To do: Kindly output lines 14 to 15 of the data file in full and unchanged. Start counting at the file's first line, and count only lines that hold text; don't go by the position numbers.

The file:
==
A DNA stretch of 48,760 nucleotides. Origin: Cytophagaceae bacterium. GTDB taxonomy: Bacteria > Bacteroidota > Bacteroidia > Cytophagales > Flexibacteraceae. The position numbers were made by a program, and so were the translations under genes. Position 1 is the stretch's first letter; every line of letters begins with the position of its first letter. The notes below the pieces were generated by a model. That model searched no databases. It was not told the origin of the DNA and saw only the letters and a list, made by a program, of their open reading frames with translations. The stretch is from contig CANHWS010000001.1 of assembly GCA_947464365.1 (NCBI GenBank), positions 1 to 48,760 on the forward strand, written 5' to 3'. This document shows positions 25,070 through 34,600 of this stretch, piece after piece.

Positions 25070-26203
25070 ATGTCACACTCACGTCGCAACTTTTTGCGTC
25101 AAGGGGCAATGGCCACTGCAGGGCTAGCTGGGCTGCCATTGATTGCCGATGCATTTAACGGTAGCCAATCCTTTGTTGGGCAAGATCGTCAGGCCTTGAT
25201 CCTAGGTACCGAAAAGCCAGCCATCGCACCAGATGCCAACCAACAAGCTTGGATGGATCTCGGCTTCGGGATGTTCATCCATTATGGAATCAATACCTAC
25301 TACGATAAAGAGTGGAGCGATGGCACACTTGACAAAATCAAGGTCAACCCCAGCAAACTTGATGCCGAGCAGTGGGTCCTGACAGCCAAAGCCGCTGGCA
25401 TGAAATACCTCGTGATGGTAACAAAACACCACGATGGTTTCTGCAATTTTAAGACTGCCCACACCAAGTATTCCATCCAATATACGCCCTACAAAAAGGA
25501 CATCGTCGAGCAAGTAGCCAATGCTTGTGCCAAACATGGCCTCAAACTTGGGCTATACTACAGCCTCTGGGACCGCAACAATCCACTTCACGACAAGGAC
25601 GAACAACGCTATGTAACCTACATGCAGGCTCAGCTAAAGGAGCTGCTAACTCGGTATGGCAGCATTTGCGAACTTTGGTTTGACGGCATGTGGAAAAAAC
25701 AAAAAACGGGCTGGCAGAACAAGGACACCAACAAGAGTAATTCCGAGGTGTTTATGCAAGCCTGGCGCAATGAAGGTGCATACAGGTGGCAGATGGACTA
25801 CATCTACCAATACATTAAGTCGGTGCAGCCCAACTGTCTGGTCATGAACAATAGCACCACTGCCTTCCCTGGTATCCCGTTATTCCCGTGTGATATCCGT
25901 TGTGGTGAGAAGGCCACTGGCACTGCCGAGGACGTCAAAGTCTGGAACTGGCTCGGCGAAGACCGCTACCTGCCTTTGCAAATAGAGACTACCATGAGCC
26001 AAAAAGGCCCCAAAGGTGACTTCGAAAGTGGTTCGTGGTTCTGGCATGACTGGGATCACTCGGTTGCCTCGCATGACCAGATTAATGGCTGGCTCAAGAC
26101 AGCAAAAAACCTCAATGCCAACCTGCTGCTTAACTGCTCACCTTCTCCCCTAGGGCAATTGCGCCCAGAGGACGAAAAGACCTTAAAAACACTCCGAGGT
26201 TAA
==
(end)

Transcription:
26101 AGCAAAAAACCTCAATGCCAACCTGCTGCTTAACTGCTCACCTTCTCCCCTAGGGCAATTGCGCCCAGAGGACGAAAAGACCTTAAAAACACTCCGAGGT
26201 TAA